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Source link: http://archive.mises.org/18917/open-letter-to-the-mayor-of-lviv/

Open Letter to the Mayor of Lviv

November 1, 2011 by

Some may remember the search for and the final success in finding Ludwig von Mises birthplace in the Ukrainian town of Lviv. Then, at the 130th anniversary of Mises’s birth, a conference was organized to celebrate the life and works of Ludwig von Mises. As part of this celebration, a memorial plaque was placed on the wall of the building at 13 Academician V. Hnatiuk Street where Ludwig von Mises grew up.

What happened after the celebration is the typical story of bureaucratic statism. The Standing Committee on Culture, Promotion, Media and Tourism of Lviv City Council, the authority (judging from the name) that is in charge of a bunch of things, ruled that the plaque violated a number of bureaucratic rules and was therefore to be forcefully taken down. So much for Lviv’s great heritage and the historical significance of the birthplace of the greatest economist in the 20th century.

Of course, it is likely that both the “standing committee” and the mayor are quite ignorant of the life and works of Ludwig von Mises. It is also likely that this is but a routine bureaucratic matter that has not gained much attention in the town of Lviv. Therefore, and to express our dissatisfaction with the committee’s decision, an open letter is currently finding its way through the DHL logistics network to the mayor of Lviv, Mr. Andríj Ivanovych Sadovýj. The letter reads (but translated to Ukrainian):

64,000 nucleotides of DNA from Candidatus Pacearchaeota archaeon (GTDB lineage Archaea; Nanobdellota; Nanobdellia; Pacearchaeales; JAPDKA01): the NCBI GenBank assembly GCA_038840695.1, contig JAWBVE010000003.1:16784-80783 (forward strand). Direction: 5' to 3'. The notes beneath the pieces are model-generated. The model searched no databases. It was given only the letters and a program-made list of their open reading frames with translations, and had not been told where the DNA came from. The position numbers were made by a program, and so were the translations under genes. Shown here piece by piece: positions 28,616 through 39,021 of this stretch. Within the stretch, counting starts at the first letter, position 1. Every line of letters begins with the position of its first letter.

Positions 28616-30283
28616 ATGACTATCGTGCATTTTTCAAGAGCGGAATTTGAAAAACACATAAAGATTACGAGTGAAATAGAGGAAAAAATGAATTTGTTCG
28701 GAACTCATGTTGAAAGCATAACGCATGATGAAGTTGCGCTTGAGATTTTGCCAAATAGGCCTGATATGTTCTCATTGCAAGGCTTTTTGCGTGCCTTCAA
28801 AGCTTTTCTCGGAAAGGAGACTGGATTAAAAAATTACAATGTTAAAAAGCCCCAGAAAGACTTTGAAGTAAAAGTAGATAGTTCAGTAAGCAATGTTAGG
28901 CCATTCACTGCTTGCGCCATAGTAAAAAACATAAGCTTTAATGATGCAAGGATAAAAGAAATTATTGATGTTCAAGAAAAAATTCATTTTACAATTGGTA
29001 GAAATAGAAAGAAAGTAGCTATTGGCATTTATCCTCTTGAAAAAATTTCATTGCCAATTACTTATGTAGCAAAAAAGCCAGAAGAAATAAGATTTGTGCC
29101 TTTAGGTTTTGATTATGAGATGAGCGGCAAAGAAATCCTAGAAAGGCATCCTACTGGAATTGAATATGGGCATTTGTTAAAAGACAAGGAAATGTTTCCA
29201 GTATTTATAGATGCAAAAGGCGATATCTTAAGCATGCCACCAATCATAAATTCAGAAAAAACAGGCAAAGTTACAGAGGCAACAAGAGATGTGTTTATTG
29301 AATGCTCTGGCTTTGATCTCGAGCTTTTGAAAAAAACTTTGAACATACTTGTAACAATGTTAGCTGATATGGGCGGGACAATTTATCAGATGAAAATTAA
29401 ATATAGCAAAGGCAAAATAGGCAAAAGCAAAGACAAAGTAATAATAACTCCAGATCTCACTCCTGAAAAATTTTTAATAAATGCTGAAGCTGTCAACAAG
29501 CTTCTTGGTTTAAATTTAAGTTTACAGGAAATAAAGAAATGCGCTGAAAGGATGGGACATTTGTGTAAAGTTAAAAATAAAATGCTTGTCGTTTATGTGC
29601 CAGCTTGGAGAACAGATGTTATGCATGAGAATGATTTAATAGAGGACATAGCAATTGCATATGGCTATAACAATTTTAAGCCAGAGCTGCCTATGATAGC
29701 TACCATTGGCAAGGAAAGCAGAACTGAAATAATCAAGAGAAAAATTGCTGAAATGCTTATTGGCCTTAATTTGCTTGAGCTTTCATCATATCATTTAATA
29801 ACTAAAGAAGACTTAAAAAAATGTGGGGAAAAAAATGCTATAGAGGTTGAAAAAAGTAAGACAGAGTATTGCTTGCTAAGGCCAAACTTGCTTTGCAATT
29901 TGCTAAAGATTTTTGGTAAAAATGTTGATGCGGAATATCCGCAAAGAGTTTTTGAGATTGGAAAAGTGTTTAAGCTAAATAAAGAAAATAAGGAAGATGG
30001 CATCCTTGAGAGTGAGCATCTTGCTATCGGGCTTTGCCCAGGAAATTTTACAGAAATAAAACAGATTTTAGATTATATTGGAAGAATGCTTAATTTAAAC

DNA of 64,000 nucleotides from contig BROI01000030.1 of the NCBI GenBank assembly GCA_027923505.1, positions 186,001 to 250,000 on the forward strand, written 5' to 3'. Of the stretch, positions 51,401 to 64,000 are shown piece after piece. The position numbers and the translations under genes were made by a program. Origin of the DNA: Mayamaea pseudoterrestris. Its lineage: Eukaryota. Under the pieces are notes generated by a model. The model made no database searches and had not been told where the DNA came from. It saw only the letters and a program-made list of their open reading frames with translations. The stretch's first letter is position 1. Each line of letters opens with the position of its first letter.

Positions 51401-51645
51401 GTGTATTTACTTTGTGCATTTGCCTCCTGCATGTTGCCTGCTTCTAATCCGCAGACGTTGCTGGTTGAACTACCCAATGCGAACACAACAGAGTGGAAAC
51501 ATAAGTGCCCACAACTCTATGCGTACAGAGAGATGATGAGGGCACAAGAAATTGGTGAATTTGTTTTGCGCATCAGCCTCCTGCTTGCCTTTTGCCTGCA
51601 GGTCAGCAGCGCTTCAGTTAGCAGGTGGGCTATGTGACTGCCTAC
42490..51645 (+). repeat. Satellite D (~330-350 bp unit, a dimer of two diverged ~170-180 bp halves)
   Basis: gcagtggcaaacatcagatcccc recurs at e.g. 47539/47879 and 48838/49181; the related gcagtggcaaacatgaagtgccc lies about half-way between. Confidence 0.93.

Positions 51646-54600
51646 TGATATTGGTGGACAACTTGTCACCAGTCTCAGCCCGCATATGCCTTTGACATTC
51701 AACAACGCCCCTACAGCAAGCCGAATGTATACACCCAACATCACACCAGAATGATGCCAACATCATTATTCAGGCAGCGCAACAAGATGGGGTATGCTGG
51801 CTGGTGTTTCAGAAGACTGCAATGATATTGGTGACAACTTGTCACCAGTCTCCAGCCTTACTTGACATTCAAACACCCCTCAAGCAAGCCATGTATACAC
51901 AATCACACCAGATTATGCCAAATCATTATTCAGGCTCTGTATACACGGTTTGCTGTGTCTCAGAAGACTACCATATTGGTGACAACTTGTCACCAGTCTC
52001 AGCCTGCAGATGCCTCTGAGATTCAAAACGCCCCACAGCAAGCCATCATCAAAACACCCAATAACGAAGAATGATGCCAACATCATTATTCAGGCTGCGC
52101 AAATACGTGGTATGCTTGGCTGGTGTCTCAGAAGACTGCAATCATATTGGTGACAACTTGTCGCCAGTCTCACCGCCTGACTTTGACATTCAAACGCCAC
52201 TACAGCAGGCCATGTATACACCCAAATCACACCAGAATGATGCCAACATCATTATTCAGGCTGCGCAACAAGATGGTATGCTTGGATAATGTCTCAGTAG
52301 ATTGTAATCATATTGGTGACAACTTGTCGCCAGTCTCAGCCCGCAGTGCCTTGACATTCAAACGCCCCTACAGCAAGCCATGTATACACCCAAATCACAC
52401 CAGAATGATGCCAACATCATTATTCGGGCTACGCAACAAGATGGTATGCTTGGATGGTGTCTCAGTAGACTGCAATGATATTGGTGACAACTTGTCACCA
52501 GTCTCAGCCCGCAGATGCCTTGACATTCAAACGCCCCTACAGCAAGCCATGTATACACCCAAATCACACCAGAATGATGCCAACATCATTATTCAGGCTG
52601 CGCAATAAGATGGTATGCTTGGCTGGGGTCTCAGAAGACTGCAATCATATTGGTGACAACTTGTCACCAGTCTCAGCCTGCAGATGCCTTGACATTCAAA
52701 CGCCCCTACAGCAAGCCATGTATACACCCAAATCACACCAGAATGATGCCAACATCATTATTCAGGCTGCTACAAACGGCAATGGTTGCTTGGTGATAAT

To: Mr. Andríj Ivanovych Sadovýj, Mayor of Lviv;
Cc: Lvivska Miska Rada
Re: Lviv and Ludwig von Mises

30 October 2011

Dear Mr. Sadovýj,
This is to call your attention to a matter of symbolic and practical importance to the City of Lviv and to the countless admirers of one of Lviv’s most famous sons.
Lviv has an enviable history with many great sons and daughters. One of the greatest is no doubt the world renowned economist Ludwig von Mises. Born and raised in Lviv before the family moved to Vienna, Mises is known for many important breakthroughs in economic, monetary, and business cycle theory, the methodology of the social sciences, and for being one of the leading voices in the historically significant socialist calculation debate in the 1920s and 1930s. The numerous and voluminous works of Ludwig von Mises have shaped much of modern economic theory and his many theoretical advances have greatly contributed to both economic and political thinking. Current global financial and monetary challenges have both proven the accuracy of Mises theories and sparked unprecedented interest in his life and works.